Philippine Sea, July 1944
Deacon Cole crouched in the belly of the landing craft headed for an island occupied by several thousand Japanese troops ready to fight to the death. He had more immediate concerns, such as being crammed shoulder to shoulder with dozens of other men.
He felt like a cork, bobbing up and down helplessly in a boat that made a very small speck in a very big ocean. Deacon would not have been reassured to know that their flotilla had just passed over the deepest point of the Mariana Trench, reaching into the blackness more than thirty-five thousand feet below.
As night came on, he could hear the angry seas of the Pacific Ocean washing and gurgling insistently against the metal sides.
Bad as things were in the boat, he found the sound of the ocean even more unsettling. He didn’t like the ocean, didn’t trust it. He had grown up in the mountains and preferred solid ground. Having been on ships for weeks now, making the long voyage from Hawaii, he longed for the feel of rocks and dirt under his feet. Some part of him was looking forward to getting on that island, Japs or not.
The slosh of the sea groping for them was the only noise. Nobody spoke because each soldier was caught up in his own thoughts and fears. They all knew that by the end of the day to come, more than a few of their number would be dead. It was a hell of a thing to think about, so Deacon simply pushed the thought from his mind.
For others, that wasn’t as easy.
“I’m scared, Deacon,” said a quiet voice beside him. It was Ben Hemphill. Ben was the same age, but Deacon had always seemed older than his years. Ben had latched onto him like a kid brother. “I keep thinking about what happened to all those Marines at Saipan. Aren’t you scared?”
Deacon nodded grimly. The geography was slippery, but everybody had talked in hushed tones about nearly fourteen thousand Marines had been killed or wounded taking that not-too-distant island this summer.
Was he scared? He checked himself, but didn’t feel any fear about the fight to come. However, he’d had enough of this landing craft. “I just want to get off this boat,” he said to Ben. “Listen, you’ll be all right. Just stick with me.”
“If you say so.”
“Shut it, you two,” said the sergeant. He glared at Deacon, his eyes going to the scars, and he looked quickly away. “Voices carry over water. You’re gonna turn us all into Japbait.”
Deacon didn’t reply, which he knew would steam up the sergeant. In the growing dark, he smiled.
All around him, isolated in their own cocoons of silence, other men pondered death or feared turning out to be cowards when they had to run into the storm of bullets awaiting them.
They made bargains with God, “If you let me live, I promise …”
It was no consolation that they were experiencing the same doubts and fears that Roman legionaries had felt gazing on a horde of barbarians, or that Confederate soldiers had experienced when looking toward the Union lines on Cemetery Ridge across the field that hot day at Gettysburg. Some of Deacon’s people had been there, wearing gray, their blood soon to be spilled on the Pennsylvania soil.
Deacon. His name was a given name and a nickname all rolled into one. In a church, a deacon was something like a preacher, and the name fit, considering that he didn’t smoke or drink and rarely cursed. But he was no mama’s boy. There was a meanness simmering below the surface. After what he’d done to Buster Ames, who had insisted on calling him Scar Boy, everybody knew that Deacon Cole was volatile as a jug of moonshine stoppered with a burning rag.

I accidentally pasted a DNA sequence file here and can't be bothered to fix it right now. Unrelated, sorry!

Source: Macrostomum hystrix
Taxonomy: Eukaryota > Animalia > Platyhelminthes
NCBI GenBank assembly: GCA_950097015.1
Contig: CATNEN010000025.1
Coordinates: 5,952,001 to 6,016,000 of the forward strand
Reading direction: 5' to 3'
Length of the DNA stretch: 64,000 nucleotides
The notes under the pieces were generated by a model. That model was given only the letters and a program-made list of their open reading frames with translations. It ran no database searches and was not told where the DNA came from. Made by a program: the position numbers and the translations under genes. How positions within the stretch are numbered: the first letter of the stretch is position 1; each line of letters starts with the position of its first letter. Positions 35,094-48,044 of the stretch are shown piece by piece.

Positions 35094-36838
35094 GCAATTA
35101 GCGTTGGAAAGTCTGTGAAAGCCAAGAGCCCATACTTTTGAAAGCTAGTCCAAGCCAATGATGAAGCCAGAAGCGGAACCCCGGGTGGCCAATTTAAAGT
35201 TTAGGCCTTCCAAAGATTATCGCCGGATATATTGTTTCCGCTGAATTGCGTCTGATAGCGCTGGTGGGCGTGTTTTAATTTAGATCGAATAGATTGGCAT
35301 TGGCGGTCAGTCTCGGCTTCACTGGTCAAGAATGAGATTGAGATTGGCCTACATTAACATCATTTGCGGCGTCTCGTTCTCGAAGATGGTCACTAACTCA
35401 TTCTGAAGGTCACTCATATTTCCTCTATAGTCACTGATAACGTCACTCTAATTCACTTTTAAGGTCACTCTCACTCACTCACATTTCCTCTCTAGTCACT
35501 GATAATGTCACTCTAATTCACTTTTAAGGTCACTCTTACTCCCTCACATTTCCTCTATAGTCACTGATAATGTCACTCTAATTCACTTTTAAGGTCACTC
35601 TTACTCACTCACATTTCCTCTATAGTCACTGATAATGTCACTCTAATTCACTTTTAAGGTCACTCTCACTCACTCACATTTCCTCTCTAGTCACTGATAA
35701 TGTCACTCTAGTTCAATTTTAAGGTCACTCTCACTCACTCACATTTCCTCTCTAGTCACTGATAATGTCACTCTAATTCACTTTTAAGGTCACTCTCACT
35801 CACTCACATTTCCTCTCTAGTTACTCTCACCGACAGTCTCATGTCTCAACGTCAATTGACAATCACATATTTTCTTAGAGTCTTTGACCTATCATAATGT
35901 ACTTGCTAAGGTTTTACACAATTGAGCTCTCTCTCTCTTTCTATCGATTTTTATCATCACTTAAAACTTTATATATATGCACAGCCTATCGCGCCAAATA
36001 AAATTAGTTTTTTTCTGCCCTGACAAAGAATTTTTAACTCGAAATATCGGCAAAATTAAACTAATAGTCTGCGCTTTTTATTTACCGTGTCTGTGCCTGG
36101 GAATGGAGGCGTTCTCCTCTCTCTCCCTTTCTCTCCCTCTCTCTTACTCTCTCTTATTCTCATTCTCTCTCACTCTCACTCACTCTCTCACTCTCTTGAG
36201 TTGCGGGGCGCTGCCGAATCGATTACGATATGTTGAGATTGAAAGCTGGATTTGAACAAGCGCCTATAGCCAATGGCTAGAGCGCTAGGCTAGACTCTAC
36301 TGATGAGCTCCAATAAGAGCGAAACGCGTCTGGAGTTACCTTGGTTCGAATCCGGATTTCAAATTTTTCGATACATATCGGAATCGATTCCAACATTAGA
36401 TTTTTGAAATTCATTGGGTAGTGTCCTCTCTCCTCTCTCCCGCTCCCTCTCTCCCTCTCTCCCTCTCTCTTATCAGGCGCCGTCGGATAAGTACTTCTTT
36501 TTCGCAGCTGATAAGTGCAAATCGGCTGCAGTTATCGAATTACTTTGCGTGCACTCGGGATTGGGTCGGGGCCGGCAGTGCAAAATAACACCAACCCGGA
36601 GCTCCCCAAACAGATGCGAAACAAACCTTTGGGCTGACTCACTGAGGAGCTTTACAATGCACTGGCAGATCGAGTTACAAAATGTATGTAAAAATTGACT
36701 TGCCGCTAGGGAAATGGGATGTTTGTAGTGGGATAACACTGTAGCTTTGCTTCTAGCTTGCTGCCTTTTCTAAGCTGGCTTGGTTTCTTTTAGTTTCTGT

It didn’t help that his scars made people uneasy.
On his right side, Deacon’s face looked normal, even handsome, with a proud Scotch-Irish jawline and cool, pale blue eyes. But on the left side of his face, deep, angry gouges raked from his temple to his chin. Part of an ear was missing. They had seen the rest of his scars in the showers or around the barracks, although he rarely took his shirt off, no matter how hot it got. If anybody asked, he just shrugged and said “farming accident,” but nobody quite believed him.
After the long months of training together, they were finally going into action.
It all seemed unreal. The growing darkness only added to the sense of disorientation. Beside Deacon, someone retched. Many men were seasick. The Navy had fed them well, steak and eggs, all they could eat, and that was what was coming up now. The shame of it was that they knew it would be the last decent meal they’d be getting for a while. Knowing what was coming, Deacon had eaten sparingly.
The smell of vomit mixed in with the strong salty air. Beneath those smells, Deacon detected an undercurrent of rotting vegetation as the breeze blew toward them. That smell was the island of Guam, where they were fairly certain that hell awaited.
It was supposed to be summer, but it sure didn’t feel like it. The tropical breeze had turned cool, chilling the damp men in the boat and adding to their misery.
A dog lay stretched out near Deacon’s feet. This was a fighting dog rather than a mascot, although the men couldn’t help but spoil him rotten. He’d been brought along to help sniff out Japs and warn of infiltrators. The dog whimpered, sick as the men. Deacon reached down and patted the dog’s head. “Hang in there, ol’ buddy.”
Sergeant Rivers came past, squeezing his way through the jam-packed men. He didn’t see the dog at his feet and tripped, causing his to stumble forward.
“Dammit!” he turned back and kicked at the dog, making him yelp. “Get that dog out of the way!”
Nobody liked to see Rivers kick the dog, but they knew better than to say anything. The dog’s handler, Private Egan, squatted down and managed to interpose himself between the dog and Rivers’s boots. Cursing, the sergeant moved on.
Deacon glanced around at the other soldiers, who all looked about as miserable as the dog. He glanced over at Private Conlon, who slumped beneath the metal gunwales of the vessel, looking just as worried as everybody else. Conlon held a sniper rifle, a 1903A Springfield with a telescopic sight. By all rights, the rifle should have been Deacon’s. Everybody knew that he was the best shot in the whole regiment. He’d had the highest range score of anyone. No surprise there—Deacon had grown up with a rifle in his hands.